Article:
Construction industry progressing with deals to transform sector

10 January 2018

In a move that will see local construction companies further honour their agreements with government to ensure inclusivity for black contractors in the South African construction sector, the Competition Commission has recommended a number of merger deals to the Competition Tribunal for approval.

In October 2016, seven large listed construction companies made the commitment to either ensure that the equivalent of 25% of their yearly South African construction turnover is executed by black construction companies within seven years, or that more than 40% of their construction business is sold to black construction shareholders within the same timeframe.

The settlement agreement also provides for the establishment of a trust fund aimed at developing and enhancing transformation in the construction industry. The commission has imposed conditions to limit the flow of competitively sensitive information within the trust fund.

To meet its commitments under the agreement with the government, Raubex plans to form an economic alliance with small- to medium-sized companies Umso Construction and Enza Construction, which are owned, managed and controlled by “previously disadvantaged persons”.

Raubex’s alliance with the two emerging contractors is aimed at improving competitiveness, innovation and entrepreneurial opportunities in the construction industry.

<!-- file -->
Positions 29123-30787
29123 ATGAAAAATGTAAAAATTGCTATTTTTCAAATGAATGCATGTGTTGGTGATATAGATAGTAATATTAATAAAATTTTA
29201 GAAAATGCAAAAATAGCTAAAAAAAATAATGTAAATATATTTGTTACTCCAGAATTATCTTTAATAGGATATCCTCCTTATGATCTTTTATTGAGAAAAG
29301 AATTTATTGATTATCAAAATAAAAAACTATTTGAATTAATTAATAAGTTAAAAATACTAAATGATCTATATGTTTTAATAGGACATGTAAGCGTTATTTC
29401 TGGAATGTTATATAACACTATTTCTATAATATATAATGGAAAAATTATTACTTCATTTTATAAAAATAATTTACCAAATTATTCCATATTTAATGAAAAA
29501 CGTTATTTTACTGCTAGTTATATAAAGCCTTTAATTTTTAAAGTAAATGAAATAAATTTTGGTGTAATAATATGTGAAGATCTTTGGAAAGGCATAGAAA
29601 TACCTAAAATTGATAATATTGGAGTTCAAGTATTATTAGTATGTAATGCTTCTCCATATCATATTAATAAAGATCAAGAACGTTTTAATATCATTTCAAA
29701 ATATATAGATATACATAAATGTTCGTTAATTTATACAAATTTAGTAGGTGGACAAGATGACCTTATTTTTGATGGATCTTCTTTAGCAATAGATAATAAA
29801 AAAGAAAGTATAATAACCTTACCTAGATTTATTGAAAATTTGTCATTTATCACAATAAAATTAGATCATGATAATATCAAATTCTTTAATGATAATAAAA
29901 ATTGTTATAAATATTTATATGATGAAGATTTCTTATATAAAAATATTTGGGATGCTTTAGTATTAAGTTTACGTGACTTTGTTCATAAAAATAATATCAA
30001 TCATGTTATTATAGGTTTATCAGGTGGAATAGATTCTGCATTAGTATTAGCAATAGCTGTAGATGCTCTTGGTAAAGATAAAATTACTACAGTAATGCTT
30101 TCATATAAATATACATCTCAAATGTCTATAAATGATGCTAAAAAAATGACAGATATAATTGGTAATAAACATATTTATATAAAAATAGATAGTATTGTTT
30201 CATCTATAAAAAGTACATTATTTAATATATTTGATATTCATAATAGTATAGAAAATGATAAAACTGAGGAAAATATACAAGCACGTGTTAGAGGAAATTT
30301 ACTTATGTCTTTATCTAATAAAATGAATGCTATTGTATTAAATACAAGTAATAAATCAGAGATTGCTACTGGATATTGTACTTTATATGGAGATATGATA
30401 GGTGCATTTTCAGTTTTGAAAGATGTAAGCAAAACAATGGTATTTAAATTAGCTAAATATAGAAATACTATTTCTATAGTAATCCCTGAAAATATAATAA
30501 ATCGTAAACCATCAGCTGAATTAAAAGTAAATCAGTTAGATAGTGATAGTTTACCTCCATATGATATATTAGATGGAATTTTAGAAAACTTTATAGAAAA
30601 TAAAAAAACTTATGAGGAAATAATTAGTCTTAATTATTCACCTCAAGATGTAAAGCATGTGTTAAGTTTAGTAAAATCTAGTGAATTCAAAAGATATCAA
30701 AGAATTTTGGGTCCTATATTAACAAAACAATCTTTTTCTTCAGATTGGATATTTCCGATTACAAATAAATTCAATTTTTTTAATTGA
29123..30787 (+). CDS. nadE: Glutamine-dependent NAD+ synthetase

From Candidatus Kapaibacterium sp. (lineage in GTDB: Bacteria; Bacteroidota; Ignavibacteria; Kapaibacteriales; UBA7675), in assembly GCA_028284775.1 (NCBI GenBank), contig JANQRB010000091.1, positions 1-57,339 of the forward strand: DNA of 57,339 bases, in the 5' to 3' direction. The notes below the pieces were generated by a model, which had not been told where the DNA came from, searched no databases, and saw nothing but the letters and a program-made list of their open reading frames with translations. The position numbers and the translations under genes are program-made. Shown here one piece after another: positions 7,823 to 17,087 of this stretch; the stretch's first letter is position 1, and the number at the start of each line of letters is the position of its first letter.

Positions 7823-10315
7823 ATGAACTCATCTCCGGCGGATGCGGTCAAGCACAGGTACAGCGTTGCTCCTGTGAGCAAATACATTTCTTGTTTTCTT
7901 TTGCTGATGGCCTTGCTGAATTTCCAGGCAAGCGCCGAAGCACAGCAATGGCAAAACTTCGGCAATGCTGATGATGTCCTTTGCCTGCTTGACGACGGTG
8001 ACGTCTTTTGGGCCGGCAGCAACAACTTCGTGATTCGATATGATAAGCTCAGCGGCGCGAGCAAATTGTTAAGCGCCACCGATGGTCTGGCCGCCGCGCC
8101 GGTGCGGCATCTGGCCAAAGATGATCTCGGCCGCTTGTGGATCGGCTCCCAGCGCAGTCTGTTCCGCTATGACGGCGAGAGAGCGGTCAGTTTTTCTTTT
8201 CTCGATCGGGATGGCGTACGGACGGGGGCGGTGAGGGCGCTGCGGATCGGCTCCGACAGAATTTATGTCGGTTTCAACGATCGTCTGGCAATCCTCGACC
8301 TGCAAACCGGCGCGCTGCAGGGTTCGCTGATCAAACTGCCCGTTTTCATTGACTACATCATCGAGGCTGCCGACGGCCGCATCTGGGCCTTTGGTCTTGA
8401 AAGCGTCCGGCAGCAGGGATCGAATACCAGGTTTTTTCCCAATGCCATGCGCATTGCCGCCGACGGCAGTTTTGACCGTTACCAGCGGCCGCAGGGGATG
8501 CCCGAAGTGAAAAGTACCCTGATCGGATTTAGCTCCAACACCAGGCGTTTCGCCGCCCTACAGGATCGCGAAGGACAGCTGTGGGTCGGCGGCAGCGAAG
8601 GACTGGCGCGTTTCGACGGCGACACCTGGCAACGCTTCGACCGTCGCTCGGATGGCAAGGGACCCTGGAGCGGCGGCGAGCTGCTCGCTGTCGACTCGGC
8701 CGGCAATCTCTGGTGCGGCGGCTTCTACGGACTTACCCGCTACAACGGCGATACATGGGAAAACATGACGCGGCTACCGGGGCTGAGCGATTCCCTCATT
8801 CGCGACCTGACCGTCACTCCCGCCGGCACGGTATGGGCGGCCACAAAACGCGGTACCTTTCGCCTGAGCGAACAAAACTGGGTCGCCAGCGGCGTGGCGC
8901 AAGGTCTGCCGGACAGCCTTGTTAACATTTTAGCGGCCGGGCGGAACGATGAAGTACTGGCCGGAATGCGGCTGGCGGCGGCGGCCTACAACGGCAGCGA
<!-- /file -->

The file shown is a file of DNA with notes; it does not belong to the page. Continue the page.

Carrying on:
The alliance will be active for between seven and ten years, during which Raubex, which has a broad spectrum of expertise in all sectors of the construction industry, will have to meet certain targets.

In addition, the commission has also imposed conditions to regulate the effectiveness of the termination of the alliance.

The commission has also recommended the tribunal approve a merger deal between JSE-listed Stefanutti Stocks, TN Molefe Construction and Axsys Group, whereby the parties would form an economic alliance.

TN Molefe is a wholly-owned subsidiary of the MC Share Trust, controlled by historically disadvantaged persons (HDPs). The company specialises in civil engineering works.

Axsys is controlled by HDPs and undertakes structural, civils, roads, earthworks and building construction projects as well as petrochemicals, mining, water and heavy industry sectors.

Lastly, the commission has recommended that the proposed merger be approved whereby Wilson Bayley Holmes-Ovcon Construction (WBHO) will form an economic alliance with Edwin Construction, Fikile Construction and Motheo Construction.

In November 2016, WBHO signed development agreements with the three black-owned contractors as part of the deal.

Under the terms of these agreements, Motheo, Fikile and Edwin will run their businesses independently of each other, with WBHO assisting financially; administratively, and operationally.

About R4-billion a year had to be executed by the three contractors, which, in turn, would increase their turnovers substantially.

The Motheo Construction Group is a leading provider of social housing in the country.

Fikile Construction is one of the largest black woman-owned and -managed construction companies in the country.

Edwin Construction is a black-owned and -managed multidisciplinary construction company active in the industry since 1997, with expertise in constructing roads and highways, dams and earthworks, bridges and interchanges.

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